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Peter Davis

An writer at FOMOdrive

  • Jun 20, 2023
  • 2 min read

JPMorgan sees risks to US dollar global positions

JPMorgan is concerned that the dollar may lose its standing in the international arena.

A decrease in confidence in the dollar may lead to de-dollarization.

In 2022, the US dollar's share of global foreign exchange reserves has seen a sharp decline.

Over the next decade to two decades, the dominance of the US dollar will slowly diminish.

JPMorgan bank predicts that the US dollar's supremacy may soon be seen to be waning, which could result in a partial de-dollarization of the global economy. This could be hastened by a decrease in trust in the dollar or by occurrences that increase trust in other currencies.

The International Monetary Fund (IMF) reported that the percentage of the US dollar in foreign exchange reserves dropped from 73% in 2001 to 58% in 2022. Simultaneously, the share of the Chinese yuan increased by approximately 2.5% over the same period.

Although China is the only country attempting to diminish the dollar's and US economy's influence in the long run, JPMorgan does not believe that the dollar is in danger of being supplanted by the yuan.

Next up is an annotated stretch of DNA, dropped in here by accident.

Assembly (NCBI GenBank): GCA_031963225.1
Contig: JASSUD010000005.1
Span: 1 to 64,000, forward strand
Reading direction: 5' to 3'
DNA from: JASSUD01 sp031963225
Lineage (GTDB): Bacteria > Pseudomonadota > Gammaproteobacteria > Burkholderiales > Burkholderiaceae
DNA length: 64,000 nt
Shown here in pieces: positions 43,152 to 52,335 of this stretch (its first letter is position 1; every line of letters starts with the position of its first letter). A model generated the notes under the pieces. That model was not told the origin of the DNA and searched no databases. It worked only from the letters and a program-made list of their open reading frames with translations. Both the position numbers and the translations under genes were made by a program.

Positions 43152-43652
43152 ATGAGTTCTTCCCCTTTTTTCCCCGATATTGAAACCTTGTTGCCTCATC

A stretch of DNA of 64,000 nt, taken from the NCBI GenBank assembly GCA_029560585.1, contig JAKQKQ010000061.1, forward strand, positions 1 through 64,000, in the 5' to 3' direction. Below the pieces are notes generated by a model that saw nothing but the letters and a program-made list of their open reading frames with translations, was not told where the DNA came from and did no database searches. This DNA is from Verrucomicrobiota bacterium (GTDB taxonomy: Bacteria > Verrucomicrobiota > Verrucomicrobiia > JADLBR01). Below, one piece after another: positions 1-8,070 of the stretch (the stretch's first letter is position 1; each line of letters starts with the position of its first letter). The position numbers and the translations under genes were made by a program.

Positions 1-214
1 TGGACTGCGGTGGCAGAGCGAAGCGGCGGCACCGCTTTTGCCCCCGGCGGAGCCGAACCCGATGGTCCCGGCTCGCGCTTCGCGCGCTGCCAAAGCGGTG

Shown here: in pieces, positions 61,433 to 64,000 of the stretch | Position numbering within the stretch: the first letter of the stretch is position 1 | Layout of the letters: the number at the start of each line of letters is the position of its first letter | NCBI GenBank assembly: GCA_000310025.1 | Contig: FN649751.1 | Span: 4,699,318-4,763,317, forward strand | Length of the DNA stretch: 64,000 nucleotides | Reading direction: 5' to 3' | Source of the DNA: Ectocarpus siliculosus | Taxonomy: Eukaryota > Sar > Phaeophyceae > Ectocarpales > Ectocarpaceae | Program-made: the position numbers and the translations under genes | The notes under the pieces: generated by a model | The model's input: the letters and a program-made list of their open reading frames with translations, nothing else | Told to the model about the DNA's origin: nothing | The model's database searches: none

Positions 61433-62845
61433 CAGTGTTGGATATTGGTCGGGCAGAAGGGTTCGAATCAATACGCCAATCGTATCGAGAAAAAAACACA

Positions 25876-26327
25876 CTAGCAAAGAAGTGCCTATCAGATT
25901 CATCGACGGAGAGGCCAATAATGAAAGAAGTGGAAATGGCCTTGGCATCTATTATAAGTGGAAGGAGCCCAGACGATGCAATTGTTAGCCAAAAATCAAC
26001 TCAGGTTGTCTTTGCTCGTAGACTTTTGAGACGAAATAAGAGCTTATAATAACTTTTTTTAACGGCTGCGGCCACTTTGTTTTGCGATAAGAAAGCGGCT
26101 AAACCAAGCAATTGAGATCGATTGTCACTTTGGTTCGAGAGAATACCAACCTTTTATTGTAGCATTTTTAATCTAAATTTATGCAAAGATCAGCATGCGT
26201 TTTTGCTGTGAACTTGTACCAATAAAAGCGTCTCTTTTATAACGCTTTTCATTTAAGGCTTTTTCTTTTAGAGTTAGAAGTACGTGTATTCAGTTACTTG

Urizon Capital, a British investment company, has reported that the US dollar's share of global foreign exchange reserves is projected to decline 10 times faster than the average rate over the past two decades by 2022.

Urizon Capital estimates that, taking into account exchange rate fluctuations, the dollar has dropped 11% of its share in the global foreign exchange market since 2016, and its share in the global economy is still decreasing steadily.

Urizon suggested that sanctions preventing Russia from using the dollar could have the unintended consequence of weakening the dollar's status as a reserve currency, and thus benefit China. He proposed that a "tripolar" currency system could emerge, in which the dollar, yuan, and euro would all be used in international transactions.

The American Conservative writes that the United States has shaken the dollar's hegemony by imposing sanctions on Russia, demonstrating the risks of relying on the American currency. Over the next 10-20 years, the dollar's dominance will gradually diminish, and it will become one of many major currencies in global trade.

Many countries have expressed interest in joining the BRICS, indicating their wish to break away from the dollar's hegemony and US economic instruments such as sanctions, according to Newsweek. At the BRICS summit in August, the countries will be discussing the possibility of creating a unified currency.

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